2) I tried to cover as many bases as possible with the software I incorporated into this test. There's a lot of photo editing in Photoshop, HTML editing in Dreamweaver, web browsing, game playing/level loading (Starcraft II & WoW are both a part of the test) as well as general use stuff (application installing, virus scanning). I included a large amount of email downloading, document creation and editing as well. To top it all off I even use Visual Studio 2008 to build Chromium during the test.

Update: As promised, some more details about our Heavy Workload for 2011.

The test has 2,168,893 read operations and 1,783,447 write operations. The IO breakdown is as follows:

AnandTech Storage Bench 2011 - Heavy Workload IO Breakdown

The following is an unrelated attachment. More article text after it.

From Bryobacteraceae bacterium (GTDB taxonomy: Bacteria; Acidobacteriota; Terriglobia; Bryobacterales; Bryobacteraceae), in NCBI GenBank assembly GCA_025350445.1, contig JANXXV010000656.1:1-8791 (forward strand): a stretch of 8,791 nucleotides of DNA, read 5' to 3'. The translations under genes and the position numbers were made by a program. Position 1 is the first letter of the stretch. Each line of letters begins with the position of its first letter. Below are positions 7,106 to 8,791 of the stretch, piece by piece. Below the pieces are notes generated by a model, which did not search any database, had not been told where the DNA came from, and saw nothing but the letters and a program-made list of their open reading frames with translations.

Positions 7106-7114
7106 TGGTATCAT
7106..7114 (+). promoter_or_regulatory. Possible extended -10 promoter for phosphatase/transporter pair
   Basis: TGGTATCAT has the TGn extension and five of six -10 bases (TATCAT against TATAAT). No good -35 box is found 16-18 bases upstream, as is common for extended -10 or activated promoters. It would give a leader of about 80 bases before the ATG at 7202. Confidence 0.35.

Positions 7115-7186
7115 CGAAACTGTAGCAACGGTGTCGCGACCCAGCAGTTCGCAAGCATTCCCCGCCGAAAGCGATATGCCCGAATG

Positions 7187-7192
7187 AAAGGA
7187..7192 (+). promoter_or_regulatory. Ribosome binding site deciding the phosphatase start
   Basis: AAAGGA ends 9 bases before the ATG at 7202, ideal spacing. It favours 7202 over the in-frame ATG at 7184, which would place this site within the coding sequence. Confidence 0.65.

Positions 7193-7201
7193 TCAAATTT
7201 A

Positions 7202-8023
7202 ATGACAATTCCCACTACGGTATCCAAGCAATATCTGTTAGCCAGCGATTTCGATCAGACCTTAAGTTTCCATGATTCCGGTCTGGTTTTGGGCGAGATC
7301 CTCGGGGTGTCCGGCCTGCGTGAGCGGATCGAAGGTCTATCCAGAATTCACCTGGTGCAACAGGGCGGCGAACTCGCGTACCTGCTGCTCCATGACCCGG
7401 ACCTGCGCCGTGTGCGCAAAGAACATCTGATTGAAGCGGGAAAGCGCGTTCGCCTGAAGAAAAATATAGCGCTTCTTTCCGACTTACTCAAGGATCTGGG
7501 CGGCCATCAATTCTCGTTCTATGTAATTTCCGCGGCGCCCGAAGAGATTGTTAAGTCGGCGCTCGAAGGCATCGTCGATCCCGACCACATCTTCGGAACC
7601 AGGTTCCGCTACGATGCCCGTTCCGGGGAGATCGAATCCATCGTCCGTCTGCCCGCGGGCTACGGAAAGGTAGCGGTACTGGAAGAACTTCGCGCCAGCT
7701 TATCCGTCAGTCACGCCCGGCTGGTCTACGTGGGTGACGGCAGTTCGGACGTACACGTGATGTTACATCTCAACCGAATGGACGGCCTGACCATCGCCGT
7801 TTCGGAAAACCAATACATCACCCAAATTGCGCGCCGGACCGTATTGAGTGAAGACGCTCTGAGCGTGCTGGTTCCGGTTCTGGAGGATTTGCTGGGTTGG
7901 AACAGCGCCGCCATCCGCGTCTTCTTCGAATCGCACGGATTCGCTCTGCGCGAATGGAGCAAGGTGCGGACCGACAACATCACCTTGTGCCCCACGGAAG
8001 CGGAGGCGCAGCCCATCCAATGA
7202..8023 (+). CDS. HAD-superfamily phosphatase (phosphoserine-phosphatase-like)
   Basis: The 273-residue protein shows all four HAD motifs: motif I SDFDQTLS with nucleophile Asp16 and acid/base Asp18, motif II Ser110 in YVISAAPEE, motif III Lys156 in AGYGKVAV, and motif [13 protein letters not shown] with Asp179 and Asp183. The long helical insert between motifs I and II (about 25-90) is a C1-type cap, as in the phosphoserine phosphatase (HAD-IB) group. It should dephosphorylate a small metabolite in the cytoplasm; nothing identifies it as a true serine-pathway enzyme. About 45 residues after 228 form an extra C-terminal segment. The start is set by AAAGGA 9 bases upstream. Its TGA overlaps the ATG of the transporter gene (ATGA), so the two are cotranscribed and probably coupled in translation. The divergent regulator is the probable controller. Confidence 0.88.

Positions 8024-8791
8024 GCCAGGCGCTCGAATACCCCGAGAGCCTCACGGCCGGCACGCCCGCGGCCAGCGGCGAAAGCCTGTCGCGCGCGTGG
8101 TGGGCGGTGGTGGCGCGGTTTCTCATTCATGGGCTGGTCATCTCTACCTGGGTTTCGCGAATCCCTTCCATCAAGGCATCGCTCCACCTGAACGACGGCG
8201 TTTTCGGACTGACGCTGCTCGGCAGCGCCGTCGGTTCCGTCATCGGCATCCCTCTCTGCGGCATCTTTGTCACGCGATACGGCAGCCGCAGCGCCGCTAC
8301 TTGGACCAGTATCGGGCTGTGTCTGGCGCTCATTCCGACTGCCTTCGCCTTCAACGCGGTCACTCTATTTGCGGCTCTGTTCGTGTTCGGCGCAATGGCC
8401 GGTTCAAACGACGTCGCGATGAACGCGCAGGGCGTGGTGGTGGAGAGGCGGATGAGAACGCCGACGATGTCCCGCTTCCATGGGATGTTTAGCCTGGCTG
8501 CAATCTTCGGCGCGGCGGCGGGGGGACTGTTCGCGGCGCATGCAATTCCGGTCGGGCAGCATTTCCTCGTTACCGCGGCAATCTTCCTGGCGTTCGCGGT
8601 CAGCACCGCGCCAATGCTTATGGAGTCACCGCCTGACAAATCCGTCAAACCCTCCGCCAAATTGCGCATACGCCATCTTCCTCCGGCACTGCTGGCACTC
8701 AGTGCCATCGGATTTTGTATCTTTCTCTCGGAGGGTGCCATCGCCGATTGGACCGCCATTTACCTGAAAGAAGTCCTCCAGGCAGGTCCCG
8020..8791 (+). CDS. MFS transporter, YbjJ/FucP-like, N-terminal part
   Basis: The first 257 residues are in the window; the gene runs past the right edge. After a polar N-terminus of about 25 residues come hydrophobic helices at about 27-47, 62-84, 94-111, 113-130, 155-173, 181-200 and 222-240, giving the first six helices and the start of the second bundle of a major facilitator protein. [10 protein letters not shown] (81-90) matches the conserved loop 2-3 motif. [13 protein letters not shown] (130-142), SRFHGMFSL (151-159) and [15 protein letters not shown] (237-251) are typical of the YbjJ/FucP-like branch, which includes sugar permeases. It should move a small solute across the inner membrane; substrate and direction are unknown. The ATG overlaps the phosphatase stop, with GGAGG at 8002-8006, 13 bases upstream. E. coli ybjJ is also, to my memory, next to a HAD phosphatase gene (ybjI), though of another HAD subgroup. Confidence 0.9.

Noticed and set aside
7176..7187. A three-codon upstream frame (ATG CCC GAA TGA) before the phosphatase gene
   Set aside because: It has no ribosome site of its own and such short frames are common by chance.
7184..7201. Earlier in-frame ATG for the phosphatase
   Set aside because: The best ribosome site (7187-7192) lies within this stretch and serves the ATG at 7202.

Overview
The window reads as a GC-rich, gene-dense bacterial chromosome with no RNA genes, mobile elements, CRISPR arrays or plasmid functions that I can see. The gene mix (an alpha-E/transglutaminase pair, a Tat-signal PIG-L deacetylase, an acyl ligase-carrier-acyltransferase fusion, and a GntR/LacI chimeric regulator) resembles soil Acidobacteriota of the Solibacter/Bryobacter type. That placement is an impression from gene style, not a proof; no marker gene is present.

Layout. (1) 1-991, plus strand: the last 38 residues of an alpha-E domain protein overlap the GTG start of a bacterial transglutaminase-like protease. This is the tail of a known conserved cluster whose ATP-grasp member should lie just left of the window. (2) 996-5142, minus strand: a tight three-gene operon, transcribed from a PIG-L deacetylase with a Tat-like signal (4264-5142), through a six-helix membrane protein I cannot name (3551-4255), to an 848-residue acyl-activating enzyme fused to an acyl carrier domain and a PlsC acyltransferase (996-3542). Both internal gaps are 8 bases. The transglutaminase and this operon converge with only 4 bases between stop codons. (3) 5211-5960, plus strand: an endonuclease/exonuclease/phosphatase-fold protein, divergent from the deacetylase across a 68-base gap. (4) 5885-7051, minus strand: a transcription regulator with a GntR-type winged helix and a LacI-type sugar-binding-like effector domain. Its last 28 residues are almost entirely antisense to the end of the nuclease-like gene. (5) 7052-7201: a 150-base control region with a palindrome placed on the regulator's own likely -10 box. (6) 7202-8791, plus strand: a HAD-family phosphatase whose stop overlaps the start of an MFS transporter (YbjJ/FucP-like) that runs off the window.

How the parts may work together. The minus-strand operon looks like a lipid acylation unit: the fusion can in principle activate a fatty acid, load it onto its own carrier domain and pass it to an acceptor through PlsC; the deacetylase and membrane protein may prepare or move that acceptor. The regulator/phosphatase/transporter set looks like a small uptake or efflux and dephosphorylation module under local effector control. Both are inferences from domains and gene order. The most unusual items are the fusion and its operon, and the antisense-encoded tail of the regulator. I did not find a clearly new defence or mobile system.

IO Size % of Total
4KB 28%
16KB 10%
32KB 10%
64KB 4%

Only 42% of all operations are sequential, the rest range from pseudo to fully random (with most falling in the pseudo-random category). Average queue depth is 4.625 IOs, with 59% of operations taking place in an IO queue of 1.

Many of you have asked for a better way to really characterize performance. Simply looking at IOPS doesn't really say much. As a result I'm going to be presenting Storage Bench 2011 data in a slightly different way. We'll have performance represented as Average MB/s, with higher numbers being better. At the same time I'll be reporting how long the SSD was busy while running this test. These disk busy graphs will show you exactly how much time was shaved off by using a faster drive vs. a slower one during the course of this test. Finally, I will also break out performance into reads, writes and combined. The reason I do this is to help balance out the fact that this test is unusually write intensive, which can often hide the benefits of a drive with good read performance.